Crops

Problems, pests & diseases

Associations & Interactions

There are no interactions listed for Ficus carica. Do you know of an interaction that should be listed here? edit this page to add it.

Polycultures & Guilds

There are no polycultures listed which include Ficus carica.

Descendants

Cultivars

Varieties

None listed.

Subspecies

None listed.

Full Data

This table shows all the data stored for this plant.

Taxonomy
Binomial name
Ficus carica
Genus
Ficus
Family
Moraceae
Imported References
Medicinal uses
Material uses & Functions
Botanic
Propagation
Cultivation
Environment
Cultivation
Uses
Edible uses
None listed.
Material uses
None listed.
Medicinal uses
None listed.
Functions & Nature
Functions
Provides forage for
Provides shelter for
Environment
Hardiness Zone
7
Heat Zone
?
Water
moderate
Sun
full sun
Shade
no shade
Soil PH
Soil Texture
Soil Water Retention
Environmental Tolerances
  • Drought
Ecosystems
Native Climate Zones
None listed.
Adapted Climate Zones
None listed.
Native Geographical Range
None listed.
Native Environment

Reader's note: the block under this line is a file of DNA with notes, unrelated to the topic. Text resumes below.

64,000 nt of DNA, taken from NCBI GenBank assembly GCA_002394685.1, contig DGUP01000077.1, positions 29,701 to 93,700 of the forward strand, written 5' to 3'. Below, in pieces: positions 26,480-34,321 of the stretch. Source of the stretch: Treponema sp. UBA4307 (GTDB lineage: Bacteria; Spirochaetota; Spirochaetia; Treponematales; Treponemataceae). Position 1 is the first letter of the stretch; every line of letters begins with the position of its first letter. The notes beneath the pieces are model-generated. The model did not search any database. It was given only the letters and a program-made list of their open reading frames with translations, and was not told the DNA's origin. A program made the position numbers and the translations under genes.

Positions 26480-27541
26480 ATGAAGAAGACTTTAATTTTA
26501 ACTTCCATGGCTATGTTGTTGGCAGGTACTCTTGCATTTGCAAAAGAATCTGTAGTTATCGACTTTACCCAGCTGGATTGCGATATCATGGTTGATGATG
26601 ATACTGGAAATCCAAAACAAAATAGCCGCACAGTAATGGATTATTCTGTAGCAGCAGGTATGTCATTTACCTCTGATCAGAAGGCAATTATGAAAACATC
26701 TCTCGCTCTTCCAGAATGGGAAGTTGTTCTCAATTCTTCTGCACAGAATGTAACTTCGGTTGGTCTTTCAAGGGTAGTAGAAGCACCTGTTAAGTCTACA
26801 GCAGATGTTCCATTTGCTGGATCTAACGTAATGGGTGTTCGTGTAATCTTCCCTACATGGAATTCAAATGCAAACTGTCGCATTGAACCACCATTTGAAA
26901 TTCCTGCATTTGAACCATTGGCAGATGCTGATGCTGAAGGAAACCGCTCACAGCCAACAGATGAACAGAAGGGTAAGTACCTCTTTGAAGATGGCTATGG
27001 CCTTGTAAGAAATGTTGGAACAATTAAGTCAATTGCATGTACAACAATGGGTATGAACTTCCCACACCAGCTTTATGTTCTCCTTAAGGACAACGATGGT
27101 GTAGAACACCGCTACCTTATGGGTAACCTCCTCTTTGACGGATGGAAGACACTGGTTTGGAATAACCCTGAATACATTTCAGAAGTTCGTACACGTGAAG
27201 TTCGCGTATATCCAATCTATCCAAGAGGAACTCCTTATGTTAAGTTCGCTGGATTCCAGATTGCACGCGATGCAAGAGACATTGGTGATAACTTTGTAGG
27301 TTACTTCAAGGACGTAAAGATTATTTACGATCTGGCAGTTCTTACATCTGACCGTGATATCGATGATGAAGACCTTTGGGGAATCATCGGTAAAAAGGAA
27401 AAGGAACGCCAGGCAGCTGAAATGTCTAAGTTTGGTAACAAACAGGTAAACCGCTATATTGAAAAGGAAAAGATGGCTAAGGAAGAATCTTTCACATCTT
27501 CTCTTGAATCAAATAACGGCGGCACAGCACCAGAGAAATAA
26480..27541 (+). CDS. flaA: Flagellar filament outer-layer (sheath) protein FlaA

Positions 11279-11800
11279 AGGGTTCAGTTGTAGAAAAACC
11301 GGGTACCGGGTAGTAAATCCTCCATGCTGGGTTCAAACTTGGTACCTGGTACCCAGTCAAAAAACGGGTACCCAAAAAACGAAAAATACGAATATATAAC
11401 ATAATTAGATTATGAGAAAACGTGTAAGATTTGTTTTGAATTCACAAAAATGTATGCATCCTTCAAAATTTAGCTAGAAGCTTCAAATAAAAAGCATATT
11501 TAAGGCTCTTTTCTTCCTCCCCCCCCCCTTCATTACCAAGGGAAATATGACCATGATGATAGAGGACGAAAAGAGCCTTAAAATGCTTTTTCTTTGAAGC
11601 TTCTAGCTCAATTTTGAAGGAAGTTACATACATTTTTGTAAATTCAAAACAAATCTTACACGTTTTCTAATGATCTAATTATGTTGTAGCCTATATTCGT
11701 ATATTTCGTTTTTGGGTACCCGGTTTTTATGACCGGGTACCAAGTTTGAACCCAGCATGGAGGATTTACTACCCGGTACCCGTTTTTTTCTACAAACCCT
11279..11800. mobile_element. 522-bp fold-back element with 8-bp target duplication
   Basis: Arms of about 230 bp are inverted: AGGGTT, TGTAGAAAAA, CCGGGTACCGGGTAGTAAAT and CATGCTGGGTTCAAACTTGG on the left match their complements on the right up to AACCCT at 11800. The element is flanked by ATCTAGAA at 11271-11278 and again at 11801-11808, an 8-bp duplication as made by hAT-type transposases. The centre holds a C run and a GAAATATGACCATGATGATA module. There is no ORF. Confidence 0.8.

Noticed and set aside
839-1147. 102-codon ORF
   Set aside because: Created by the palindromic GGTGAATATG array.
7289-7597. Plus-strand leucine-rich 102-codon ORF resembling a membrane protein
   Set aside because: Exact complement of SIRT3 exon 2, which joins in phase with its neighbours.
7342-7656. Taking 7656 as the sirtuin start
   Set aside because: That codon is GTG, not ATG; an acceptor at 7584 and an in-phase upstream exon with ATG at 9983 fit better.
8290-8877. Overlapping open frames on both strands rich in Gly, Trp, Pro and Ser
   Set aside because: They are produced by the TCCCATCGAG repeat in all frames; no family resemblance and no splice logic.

None listed.
Ecosystem Niche
None listed.
Root Zone Tendancy
None listed.
Life
Deciduous or Evergreen
Herbaceous or Woody
Life Cycle
Growth Rate
Mature Size
6 x 6 meters
Fertility
Pollinators
?
Flower Colour
?
Flower Type

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References

  1. ? Riotte. L. Companion Planting for Successful Gardening. Garden Way, Vermont, USA. ISBN 0-88266-064-0 (1978-01-01)
  2. ? 2.02.12.22.32.42.52.6 Polunin. O. and Huxley. A. Flowers of the Mediterranean. Hogarth Press ISBN 0-7012-0784-1 (1987-01-01)
  3. ? 3.03.13.2 Bown. D. Encyclopaedia of Herbs and their Uses. Dorling Kindersley, London. ISBN 0-7513-020-31 (1995-01-01)
  4. ? 4.04.14.24.3 F. Chittendon. RHS Dictionary of Plants plus Supplement. 1956 Oxford University Press (1951-01-01)
  5. ? 5.05.15.25.35.45.5 Simmons. A. E. Growing Unusual Fruit. David and Charles ISBN 0-7153-5531-7 (1972-01-01)
  6. ? 6.06.16.26.36.46.56.66.76.8 Grieve. A Modern Herbal. Penguin ISBN 0-14-046-440-9 (1984-01-01)